Tap tap tap.
One of my students peeked her head through my office door. “Can I talk to you for a minute?” she asked.
It wasn’t my regular office hour, but I always keep my office door open if I’m in there, in case a student needs to talk to me (and lately, that’s been a LOT). Usually they want to talk about their grades (the real-life version of the YouTube video “I Am Worried about My Grade” gets played out a lot). Not infrequently, probably because I’m a psychologist, they come to see me because they need help with some mental health issue. And it’s never just a little end-of-semester anxiety, or something easy like that – it’s always something heavy-duty. I had a feeling that this was one of those times.
“So I have a friend,” she said. That’s what they all say, I think to myself. But as she continued, it was clear that she was talking about a friend – and that she was very concerned about him. He’s HIV-positive. He’s in denial. He’s African-American, and has sex with men. He’s partying, doing drugs, not taking care of himself. She suspected he was having unprotected sex, although she didn’t know for sure. And she was very, very worried about him.
“How old is he?” I asked.
“Twenty-four,” she said.
Sadly, this friend is a textbook example of the highest risk demographic for HIV. According to a recent report from the CDC, although AIDS diagnoses and deaths continue to decline because of the effectiveness of antiretrovirals, HIV infections continue to rise. Every year, according to the CDC, more than 50,000 people in the United States become infected with HIV. More than half are men who have sex with men, and about half are Black or African-American. What’s particularly scary is that about one-third of those who are diagnosed with HIV will develop AIDS within one year of that diagnosis – suggesting that they could have been HIV positive for as long as 10 years before they were tested and diagnosed. This young man, I thought to myself as my student was talking, may have been infected a long time ago – and just didn’t know it.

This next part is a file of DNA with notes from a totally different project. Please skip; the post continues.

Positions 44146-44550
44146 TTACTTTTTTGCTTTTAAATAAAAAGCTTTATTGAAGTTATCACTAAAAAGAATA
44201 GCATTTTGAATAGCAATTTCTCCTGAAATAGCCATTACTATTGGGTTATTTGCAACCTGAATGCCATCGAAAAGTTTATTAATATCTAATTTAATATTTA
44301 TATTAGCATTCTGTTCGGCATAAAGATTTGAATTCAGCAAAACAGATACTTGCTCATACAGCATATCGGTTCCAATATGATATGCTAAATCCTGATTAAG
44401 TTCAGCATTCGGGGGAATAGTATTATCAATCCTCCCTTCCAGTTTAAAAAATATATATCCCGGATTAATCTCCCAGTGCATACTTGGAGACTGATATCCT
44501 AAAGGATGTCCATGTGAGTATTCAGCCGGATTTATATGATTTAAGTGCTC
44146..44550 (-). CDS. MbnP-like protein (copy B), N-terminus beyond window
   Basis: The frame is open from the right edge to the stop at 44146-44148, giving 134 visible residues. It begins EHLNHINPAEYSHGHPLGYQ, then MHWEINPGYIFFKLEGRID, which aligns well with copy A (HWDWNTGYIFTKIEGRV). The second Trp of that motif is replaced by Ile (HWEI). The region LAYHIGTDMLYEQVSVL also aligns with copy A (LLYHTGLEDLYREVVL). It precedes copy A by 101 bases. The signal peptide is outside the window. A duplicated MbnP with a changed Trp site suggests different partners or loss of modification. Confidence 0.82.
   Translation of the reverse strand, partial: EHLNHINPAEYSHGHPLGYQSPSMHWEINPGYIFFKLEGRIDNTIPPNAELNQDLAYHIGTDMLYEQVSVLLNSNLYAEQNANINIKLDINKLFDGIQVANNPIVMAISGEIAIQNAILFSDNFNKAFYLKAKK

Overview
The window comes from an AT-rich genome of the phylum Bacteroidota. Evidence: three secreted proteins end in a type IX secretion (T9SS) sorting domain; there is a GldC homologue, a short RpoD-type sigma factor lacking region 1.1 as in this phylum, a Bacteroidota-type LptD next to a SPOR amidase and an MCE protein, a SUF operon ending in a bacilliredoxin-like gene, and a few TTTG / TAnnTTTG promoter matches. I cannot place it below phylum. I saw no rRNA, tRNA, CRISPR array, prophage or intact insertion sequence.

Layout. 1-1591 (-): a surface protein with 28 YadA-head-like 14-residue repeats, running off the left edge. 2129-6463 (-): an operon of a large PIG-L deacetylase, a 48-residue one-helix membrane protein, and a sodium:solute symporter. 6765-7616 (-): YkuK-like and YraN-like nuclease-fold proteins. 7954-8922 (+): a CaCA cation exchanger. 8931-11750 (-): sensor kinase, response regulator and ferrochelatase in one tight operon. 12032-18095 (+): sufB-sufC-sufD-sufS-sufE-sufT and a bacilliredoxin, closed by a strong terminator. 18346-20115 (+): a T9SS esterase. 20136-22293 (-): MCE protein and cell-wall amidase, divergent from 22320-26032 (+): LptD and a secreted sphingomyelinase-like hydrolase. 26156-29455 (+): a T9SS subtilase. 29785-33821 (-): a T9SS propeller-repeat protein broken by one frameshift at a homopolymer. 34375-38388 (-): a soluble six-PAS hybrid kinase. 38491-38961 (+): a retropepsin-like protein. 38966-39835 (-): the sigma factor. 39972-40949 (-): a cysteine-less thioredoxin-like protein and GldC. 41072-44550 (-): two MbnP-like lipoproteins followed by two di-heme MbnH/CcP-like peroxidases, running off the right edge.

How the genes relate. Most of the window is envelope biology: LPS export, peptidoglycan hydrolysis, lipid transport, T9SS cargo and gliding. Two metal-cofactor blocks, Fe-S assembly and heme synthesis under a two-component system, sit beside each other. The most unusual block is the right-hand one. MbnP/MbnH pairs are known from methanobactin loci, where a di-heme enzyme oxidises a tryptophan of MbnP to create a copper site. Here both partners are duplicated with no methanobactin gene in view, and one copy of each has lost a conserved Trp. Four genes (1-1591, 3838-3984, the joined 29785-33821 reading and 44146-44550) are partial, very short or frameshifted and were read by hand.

AIDS diagnoses and deaths may have gone down significantly since the mid-1990s, but HIV infection is another story. Hundreds and hundreds of studies have been done, looking at everything from identifying at-risk populations, teaching safer sex practices, working to increase access to health services, improving sex education curriculum in schools, decreasing behaviors that are associated with risky sexual practices. And over the last twenty years or so, the research paints a depressing picture. Because none of this seems to be working.
Many people aren’t practicing safer sex. Many people don’t have access to health services. Many people don’t get great sex education in school (my students have told me many horror stories about what they’ve learned – or what they didn’t learn). And what’s the common thread behind all this?